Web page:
The pursuit of Death and Perfection go hand in hand in Michael Poore’s 2017 Reincarnation Blues. The summary begins thusly,
“First we live. Then we die. And then . . . we get another try?
Ten thousand tries, to be exact. Ten thousand lives to “get it right.” Answer all the Big Questions. Achieve Wisdom. And Become One with Everything.”
If you can’t do it in ten thousand lives, you get stuck in the Nothing. Sorry!
Except Milo, our hero spends all of his lives trying to find Death, who he calls Suzie. A beautiful Universal who, like other Deaths, is there to take folks when it’s their time. Suzie and Milo fall in love over the course of his many lives and by the end commit the ultimate sacrifice not only to save each other but save the world.
What I Loved
Pretty much all of it. I devoured this book in three hours when my Kindle app said it would take 7 hours, that’s how much I loved it. Poore writes every single chapter, Milo, and interaction between characters superbly.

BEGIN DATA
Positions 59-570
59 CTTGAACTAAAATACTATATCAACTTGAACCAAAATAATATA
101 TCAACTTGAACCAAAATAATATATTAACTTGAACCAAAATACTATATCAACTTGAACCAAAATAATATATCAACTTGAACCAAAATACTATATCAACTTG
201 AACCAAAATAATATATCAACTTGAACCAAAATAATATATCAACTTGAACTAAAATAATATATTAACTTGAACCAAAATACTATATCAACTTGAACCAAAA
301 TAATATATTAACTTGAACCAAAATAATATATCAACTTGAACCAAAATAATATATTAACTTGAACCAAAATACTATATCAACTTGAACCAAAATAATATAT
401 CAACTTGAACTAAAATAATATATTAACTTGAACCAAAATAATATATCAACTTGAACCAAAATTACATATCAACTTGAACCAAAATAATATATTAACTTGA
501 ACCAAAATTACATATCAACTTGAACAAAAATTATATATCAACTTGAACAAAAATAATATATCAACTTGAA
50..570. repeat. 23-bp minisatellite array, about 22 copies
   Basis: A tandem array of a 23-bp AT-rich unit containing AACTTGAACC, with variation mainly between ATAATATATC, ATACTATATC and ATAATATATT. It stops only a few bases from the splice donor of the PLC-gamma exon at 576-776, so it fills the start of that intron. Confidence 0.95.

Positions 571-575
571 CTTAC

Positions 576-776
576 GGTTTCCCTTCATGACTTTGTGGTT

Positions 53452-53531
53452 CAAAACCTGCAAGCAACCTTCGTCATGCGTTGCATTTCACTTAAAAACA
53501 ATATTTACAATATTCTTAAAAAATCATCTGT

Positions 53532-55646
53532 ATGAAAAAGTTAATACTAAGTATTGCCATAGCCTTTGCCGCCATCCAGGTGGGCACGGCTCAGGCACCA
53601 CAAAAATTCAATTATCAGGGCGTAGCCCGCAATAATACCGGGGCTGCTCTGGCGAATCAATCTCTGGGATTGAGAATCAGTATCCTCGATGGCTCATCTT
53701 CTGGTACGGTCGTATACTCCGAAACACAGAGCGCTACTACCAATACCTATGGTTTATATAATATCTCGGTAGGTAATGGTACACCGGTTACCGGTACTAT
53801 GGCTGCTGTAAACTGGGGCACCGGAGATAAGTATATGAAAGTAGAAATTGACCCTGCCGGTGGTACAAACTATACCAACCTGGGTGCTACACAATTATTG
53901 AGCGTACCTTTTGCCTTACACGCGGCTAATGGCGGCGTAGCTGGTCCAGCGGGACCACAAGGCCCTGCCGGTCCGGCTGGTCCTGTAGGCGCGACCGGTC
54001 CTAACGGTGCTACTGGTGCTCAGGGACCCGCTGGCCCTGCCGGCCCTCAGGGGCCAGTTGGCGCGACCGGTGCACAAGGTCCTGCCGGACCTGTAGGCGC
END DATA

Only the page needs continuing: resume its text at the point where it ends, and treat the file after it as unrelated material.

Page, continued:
The pursuit of Perfection takes Milo through ten thousand lives. He is everything from a white dude in Ohio to a cricket in China; he’s a man, woman, gay, straight, a leader of resistance in multiple futuristic dystopic worlds. Rich, poor, middle of the road, enlightened, a dolt, and everything in between, Milo is successful as a character. He truly embodies every kind of person.
What I Wanted
I think the inclusion of two other Universals, Nan and Mama, who mentor Milo in his pursuit of Perfection, are really fun. The transition from each death to his next was incredibly helpful. However, I wish we learned as much about them as we do Suzie. One of the shorter chapters about Milo could have been replaced to focus on the Universals.
Overall, I found Reincarnation Blues incredibly well written and think anyone into reincarnation, the larger questions of life, or a real good romance should read it. Milo and Suzie (who gets a couple of her own chapters) are both entertaining, hilarious, and sympathetic characters. The unexpected inclusion of saving the world from dystopic tyranny also works and actually makes the book doubly worth reading.